The Antique Heritage of Seaman Schepps. Seaman Schepps was born in 1881 on Manhattan’s Lower East Side. Stories have it that the Seaman’s Bank for Savings, visible from his mother’s hospital window, was the inspiration for his name. As a young boy, Seaman Schepps worked various odd jobs. He later became a traveling salesman, making his way cross country to Los Angeles where in 1904 he opened his first shop and soon married. In 1914, he relocated to San Francisco and opened “The Virginia Studios” a store named for his first daughter, Virginia Jane. After his younger daughter Patricia was born, the family returned to Los Angeles where he again opened for business.
The Schepps family returned east in 1921
Seaman Schepps opened on 6th Avenue around the corner from the Algonquin Hotel in the heart of New York City. Many of his clients were patrons of the arts and theatre and stars of the stage and screen. Due to the stock market crash in 1929, Schepps lost everything including his newly built shop at 1066 6th Avenue. The shock of this loss led Seaman Schepps to a turning point. In re-thinking his business strategy he decided to develop exclusive designs mixing unique ideas, bold colors and sharp textures. In 1934, he opened his doors on Madison Avenue and was well on his way to being known as the most innovative American jeweler of his time.
While on a trip around the world
Mr. Schepps was so enamored with Hong Kong that he delayed the rest of his tour to stay for three months. There he discovered unlimited resources which could be adapted to extraordinary jewelry creations like diamond drop earrings. From rough branch coral to lawn ornaments to elegantly carved ivory chess pieces, Schepps was inspired by everything that crossed his path.
In the late 40s
The powerful, novel designs of Seaman Schepps came into their own. America, with a new sense of wealth and style, craved the splendid, sensational sophistication that became synonymous with the Schepps name. Broad shoulder pads were the distinctive mark of the times, and haute couture begged for bold new designs to display the extravagance of the era. The huge luscious pieces Schepps created were the natural complement.
With a visionary sense of distinction
Schepps blended the unexpected — marrying diamonds, precious metals and man-made materials, choosing his media brilliantly to create a splendid palette of tone and hue. Through this unparalleled experimentation, Schepps pioneered a unique style of jewelry whose sense of splendor offered a new perspective to the world of fine jewelry.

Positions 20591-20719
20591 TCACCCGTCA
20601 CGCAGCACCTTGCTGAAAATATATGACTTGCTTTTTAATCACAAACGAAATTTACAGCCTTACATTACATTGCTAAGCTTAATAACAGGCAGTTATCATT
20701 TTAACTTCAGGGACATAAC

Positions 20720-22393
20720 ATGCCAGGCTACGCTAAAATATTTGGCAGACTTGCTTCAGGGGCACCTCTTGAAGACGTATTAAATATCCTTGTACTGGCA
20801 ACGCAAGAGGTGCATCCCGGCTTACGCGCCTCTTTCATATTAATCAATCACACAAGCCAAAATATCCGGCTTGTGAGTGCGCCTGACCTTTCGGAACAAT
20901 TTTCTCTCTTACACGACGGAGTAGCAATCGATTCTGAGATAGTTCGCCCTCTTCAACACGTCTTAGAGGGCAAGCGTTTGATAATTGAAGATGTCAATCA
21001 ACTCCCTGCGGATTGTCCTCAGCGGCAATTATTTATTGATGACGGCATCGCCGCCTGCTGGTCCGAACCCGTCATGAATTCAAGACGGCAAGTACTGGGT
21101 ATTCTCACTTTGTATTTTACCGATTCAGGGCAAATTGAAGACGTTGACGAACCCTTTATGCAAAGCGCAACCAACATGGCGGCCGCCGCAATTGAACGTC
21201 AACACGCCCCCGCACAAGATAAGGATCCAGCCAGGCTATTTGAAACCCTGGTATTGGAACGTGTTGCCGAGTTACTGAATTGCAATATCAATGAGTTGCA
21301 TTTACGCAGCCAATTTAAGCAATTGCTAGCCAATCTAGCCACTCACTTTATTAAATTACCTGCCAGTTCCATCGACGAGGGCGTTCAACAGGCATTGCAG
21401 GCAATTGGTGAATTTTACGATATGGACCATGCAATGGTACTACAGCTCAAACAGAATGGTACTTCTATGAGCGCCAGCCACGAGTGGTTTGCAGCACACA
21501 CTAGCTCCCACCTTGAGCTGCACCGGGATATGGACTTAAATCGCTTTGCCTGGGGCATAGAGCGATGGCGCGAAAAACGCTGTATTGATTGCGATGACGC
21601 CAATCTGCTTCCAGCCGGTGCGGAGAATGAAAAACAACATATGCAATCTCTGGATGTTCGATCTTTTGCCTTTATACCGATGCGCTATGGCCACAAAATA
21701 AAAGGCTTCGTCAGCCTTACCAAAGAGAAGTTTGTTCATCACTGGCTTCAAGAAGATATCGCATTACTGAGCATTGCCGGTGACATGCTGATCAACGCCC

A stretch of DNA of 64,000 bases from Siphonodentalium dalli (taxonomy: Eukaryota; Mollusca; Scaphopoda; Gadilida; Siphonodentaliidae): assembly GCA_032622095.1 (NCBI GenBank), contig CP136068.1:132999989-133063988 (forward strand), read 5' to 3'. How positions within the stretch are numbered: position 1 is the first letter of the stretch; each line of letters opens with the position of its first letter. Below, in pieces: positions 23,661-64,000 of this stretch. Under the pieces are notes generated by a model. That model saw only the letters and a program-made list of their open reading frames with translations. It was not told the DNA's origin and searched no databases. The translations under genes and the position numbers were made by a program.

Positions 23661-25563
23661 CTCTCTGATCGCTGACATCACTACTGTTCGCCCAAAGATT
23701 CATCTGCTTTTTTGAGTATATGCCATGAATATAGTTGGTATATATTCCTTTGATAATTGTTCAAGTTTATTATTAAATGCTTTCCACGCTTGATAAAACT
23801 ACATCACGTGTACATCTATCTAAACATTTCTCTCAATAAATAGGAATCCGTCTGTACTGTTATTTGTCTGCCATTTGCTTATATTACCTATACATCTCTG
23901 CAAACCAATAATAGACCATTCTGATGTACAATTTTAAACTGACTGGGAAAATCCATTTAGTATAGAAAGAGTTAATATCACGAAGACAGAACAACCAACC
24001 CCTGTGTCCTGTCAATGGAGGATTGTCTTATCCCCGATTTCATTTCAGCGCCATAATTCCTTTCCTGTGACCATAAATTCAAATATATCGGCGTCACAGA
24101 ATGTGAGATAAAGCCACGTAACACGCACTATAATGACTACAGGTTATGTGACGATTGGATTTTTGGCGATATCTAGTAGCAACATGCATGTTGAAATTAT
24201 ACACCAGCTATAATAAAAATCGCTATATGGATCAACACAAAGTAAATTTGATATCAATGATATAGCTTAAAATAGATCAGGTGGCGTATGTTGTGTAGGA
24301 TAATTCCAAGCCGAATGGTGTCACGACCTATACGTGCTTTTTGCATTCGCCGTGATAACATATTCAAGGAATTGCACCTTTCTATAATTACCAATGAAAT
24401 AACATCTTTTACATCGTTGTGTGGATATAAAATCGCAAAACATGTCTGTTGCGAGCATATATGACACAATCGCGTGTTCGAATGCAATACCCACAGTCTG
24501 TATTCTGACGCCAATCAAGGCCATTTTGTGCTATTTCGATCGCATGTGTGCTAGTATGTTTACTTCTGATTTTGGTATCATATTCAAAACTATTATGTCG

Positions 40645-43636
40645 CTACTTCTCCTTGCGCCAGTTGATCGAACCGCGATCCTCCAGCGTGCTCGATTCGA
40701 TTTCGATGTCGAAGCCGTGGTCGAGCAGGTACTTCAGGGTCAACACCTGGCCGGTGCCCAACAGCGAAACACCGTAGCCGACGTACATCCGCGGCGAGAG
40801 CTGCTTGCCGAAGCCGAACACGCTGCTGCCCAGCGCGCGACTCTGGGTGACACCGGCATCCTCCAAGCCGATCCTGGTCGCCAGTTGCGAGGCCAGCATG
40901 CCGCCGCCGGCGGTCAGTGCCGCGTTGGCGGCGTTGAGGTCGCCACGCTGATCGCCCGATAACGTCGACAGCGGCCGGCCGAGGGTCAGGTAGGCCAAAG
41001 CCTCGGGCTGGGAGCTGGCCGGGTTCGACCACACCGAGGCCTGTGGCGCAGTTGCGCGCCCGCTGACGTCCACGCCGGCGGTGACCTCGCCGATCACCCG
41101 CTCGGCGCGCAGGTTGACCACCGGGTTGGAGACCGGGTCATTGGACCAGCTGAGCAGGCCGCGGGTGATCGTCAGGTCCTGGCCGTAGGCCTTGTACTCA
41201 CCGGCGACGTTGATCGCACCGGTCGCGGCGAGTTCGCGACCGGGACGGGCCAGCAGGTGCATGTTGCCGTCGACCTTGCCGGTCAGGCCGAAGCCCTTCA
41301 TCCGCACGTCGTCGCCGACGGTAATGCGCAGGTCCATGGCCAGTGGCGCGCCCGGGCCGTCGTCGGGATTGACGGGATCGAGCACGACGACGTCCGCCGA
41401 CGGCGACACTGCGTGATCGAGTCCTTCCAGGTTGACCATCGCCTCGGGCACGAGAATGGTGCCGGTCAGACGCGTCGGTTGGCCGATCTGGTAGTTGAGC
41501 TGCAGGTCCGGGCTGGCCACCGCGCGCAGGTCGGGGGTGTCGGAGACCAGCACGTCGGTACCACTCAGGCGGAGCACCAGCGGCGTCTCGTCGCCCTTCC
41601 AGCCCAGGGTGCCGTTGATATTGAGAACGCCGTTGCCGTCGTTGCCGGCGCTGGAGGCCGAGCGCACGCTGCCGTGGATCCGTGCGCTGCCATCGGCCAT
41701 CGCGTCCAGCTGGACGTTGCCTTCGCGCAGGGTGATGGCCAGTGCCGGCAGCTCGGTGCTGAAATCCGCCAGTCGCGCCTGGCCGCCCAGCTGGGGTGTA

His client list included President Franklin Delano Roosevelt, the Duchess of Windsor, and members of the Du Pont, Mellon and Rockefeller families. By serving these most powerful and influential individuals, Schepps became known as “America’s Court Jeweler.”
The Journey to an Antique Jewellery Legacy
When Seaman Schepps passed on in 1972, he left behind a legacy of truly innovative and elegant antique design concepts. Since his death, the appreciation of his work has grown, elevating it to a new plateau. Many renowned art collectors, notably Andy Warhol, and Joan Quinn. And Holly Soloman has become aficionados of Schepps’ work, collecting it as works of art. The rebirth of Seaman Schepps, on 58th Street and Park Avenue in New York City Ensures. That the splendor and singular style of this jewelry. And art will continue to be appreciated by the collectors and clients. Old and new, of yesterday, today and tomorrow
After Schepps’ death in 1972
Patricia Schepps Vaill continued to make jewelry. Like the diamond drop earrings in her father’s style, often using elements from pieces he had designed. Vaill developed a new look in jewelry aimed at appealing to a younger clientele.
After twenty years at the helm of her father’s company. Vaill retired and passed the baton to Jay Bauer and Anthony Hopenhajm. Who has continued to produce jewelry in the unique Schepps style? Over the last 16 years. Bauer and Hopenhajm have added new pieces to the classic collection. And opened new shops in Palm Beach and Nantucket. Bringing Schepps’ characteristic whimsy to a new generation of admirers.
Today’s designs draw on the Seaman Schepps archives which contain over 5,000 detailed jewelry renderings and 650 molds. The pieces created in the workshop continue to be made with cutting-edge methods. And inventive and unusual materials like the diamond drop earring class. The flagship store on Park Avenue at Fifty-eighth Street continues to attract socialites. Movie stars, royalty and trend-setters who are drawn to Schepps’ innovative use of exotic materials.